High performance computing (HPC) workflows were originally found primarily in government laboratories and university environments. Large compute clusters would bang away at enormously complex problems submitted by users as batch jobs, with all compute nodes occasionally dumping the contents of memory to shared data storage. Since jobs could take weeks to complete, this provided protection against node failures by making it possible to restart from a past checkpoint in case of a compute or networking failure. When all is going well, this is a write-once, read-never workload until the much smaller results data is generated. The data storage for this type of workload is usually called a “scratch space.” Because it is temporary data that can be regenerated if need be, the emphasis for data storage for this type of HPC workflow has been on maximizing large file aggregate throughput performance and not on data reliability and availability.
Over the last few years, HPC workflows have become much more prevalent — compute clusters and storage on a scale previously used only by universities and government labs are now commonly deployed by enterprise companies for product design, especially CAE simulation (with software from companies like ANSYS and CD-Adapco), genomic research, seismic processing, and other business-critical use cases. Meanwhile, on the upper end of HPC, government labs have been busy planning for exascale computing (one thousand petaflops in a single supercomputer.) They have a long way to go, seeing as the world’s fastest supercomputer on the Top 500 list, Tianhe-2 at China’s National University of Defense Technology, is “only” at 33.86 petaflops/s. It turns out that both of these important transitions are working together to drive the need for increased reliability and resilience in HPC storage, although for different reasons.
Let’s start with the race to exascale. The reason that the pursuit of exascale computing in government HPC implies a strong requirement for more resilience in data storage is clear when you think at that scale. Moore’s Law states that transistor counts in a dense integrated circuit like a CPU normally double every two years. However, that’s nowhere near fast enough progress to deliver exascale in a few years time at existing component counts — as a result, tens of thousands of CPUs (or possibly GPUs) along with vast counts of drives and/or flash devices will be required to build the first exascale supercomputer. Along with vast quantities of components come vast numbers of failures that are statistically much more likely to hit worst-case failure modes for data storage and other parts of the system.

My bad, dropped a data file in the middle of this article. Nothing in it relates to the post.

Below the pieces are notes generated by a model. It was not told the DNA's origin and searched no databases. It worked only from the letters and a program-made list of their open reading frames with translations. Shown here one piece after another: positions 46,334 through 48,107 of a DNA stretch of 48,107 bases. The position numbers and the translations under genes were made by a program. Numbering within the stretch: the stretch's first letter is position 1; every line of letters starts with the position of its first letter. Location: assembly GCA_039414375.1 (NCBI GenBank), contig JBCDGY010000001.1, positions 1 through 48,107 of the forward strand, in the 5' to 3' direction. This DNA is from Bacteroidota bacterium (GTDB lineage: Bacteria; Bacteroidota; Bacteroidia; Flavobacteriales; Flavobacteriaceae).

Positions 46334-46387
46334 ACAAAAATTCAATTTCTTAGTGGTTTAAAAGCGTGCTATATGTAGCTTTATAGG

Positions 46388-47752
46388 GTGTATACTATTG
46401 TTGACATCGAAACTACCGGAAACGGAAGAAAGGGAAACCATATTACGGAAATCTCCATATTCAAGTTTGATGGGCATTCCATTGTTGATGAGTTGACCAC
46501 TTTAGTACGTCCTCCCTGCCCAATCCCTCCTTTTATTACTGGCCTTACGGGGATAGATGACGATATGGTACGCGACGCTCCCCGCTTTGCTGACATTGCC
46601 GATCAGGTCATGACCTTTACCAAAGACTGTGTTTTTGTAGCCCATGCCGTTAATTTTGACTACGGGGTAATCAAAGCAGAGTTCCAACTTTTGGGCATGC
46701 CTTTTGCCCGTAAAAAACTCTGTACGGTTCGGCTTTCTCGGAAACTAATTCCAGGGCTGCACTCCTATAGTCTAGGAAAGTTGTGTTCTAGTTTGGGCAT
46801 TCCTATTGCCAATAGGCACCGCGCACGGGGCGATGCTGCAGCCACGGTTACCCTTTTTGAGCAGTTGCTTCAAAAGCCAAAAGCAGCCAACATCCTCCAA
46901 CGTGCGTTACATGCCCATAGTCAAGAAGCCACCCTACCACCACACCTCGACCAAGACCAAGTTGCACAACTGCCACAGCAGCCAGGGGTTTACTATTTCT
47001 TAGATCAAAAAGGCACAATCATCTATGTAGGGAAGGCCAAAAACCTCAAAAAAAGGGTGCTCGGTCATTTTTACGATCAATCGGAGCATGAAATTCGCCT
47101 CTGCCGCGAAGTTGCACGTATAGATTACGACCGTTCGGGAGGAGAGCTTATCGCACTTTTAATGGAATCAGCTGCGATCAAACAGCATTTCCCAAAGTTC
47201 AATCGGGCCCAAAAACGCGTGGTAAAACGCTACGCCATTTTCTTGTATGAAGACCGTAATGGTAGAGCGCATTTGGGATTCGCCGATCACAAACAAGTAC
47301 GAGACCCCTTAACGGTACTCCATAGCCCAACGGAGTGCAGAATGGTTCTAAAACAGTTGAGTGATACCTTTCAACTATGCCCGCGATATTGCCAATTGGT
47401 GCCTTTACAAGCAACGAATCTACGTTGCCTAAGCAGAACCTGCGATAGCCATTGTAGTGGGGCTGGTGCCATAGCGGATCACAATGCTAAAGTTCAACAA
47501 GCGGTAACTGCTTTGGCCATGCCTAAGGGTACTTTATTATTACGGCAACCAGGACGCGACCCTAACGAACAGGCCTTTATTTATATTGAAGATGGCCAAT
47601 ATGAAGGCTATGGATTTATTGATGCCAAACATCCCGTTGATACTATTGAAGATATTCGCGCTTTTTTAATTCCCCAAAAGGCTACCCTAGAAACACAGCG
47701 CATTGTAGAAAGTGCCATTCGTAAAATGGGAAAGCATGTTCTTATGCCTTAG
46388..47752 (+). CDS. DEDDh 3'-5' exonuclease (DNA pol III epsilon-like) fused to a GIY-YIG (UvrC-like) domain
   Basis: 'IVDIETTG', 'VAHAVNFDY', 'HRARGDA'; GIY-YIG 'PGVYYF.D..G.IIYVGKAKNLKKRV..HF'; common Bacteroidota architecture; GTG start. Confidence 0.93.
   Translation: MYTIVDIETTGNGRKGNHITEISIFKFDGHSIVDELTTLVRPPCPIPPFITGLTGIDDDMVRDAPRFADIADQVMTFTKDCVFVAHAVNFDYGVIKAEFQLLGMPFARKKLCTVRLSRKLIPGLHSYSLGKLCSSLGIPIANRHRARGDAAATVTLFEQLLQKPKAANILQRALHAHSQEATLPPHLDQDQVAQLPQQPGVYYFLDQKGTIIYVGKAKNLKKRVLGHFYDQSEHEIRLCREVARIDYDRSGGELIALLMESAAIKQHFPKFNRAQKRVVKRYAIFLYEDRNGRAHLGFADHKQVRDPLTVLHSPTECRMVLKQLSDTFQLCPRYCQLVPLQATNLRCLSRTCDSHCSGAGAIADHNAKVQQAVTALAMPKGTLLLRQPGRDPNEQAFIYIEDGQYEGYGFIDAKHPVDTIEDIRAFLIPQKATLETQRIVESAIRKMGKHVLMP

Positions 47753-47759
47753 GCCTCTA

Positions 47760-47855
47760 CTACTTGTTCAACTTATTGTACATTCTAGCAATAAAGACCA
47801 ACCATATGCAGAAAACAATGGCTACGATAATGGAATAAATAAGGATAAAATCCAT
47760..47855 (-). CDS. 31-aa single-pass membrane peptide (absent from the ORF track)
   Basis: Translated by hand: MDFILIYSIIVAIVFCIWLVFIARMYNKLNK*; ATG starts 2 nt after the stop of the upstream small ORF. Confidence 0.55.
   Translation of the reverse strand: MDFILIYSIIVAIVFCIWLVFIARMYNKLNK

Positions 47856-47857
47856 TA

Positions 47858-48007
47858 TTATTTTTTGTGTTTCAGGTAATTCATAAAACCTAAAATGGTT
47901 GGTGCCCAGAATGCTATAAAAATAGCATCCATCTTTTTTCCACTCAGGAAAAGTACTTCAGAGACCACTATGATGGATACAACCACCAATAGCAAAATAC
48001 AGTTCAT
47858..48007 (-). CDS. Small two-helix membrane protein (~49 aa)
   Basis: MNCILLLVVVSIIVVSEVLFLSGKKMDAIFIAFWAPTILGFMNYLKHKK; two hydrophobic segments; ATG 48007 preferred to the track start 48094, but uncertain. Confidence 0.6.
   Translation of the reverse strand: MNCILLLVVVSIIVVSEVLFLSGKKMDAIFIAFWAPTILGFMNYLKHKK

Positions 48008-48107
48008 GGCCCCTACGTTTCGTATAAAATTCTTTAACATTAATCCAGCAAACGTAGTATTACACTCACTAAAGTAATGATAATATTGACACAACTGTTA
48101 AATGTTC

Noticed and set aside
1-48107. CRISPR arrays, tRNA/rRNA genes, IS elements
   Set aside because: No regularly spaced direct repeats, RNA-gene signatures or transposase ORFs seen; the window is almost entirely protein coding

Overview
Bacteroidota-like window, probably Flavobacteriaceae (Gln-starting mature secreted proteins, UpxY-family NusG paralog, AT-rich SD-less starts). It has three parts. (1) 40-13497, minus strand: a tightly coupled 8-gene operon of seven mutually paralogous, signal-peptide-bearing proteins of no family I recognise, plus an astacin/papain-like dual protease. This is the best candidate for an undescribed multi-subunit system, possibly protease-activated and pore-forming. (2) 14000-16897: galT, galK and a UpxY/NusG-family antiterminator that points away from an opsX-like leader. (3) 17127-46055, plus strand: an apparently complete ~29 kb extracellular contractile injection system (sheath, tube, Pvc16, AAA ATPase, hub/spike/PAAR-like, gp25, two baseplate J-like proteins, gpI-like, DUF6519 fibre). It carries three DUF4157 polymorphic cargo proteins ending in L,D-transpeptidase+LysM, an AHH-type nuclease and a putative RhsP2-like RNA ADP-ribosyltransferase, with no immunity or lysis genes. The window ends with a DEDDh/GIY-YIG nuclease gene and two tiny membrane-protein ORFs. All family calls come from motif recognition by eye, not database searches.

What about enterprise use of HPC workflows (sometimes also called technical computing)? Data reliability and availability are perhaps even more important in the enterprise. Unlike a scratch space model where most data can be recreated if need be, data in the enterprise HPC case is often reused, accessed frequently over time. As a result, source and output data needs to be protected on an ongoing basis. The more technical computing becomes a core part of creating business value, the more important the data protection becomes.
When it comes to storage solutions available today, look for systems that protect data using erasure codes in software with a de-clustered RAID approach. Hardware RAID can still provide sufficient protection for storage in the hundreds of terabytes, but it becomes less and less reliable at scale. With the right implementation, data reliability can actually increase with scale using erasure codes due to the randomized distribution of files across elements in the storage system. Furthermore, RAID rebuild speeds need to scale linearly with the size of the system. This shrinks the window of vulnerability to multiple failures. Other important considerations include the ability of the storage system to detect and correct sector errors, approaches that reduce the scope of rebuilds to only the data affected, I/O protocol fail-over, and power protection to protect cached data in the process of being written.
Today, open source parallel file systems like Lustre are not well set up to handle many of these requirements, because data protection is not built into the file system, instead having to depend on hardware or software-based block-level RAID. However, proprietary parallel file systems exist that deliver the higher levels of data protection required for enterprise and large-scale public sector deployments. As the storage industry continues to innovate, expect erasure coding for data protection to become the standard across the industry, as it’s clearly superior to hardware RAID in pretty much every conceivable way.
Geoffrey Noer is Vice President of Product Management at Panasas.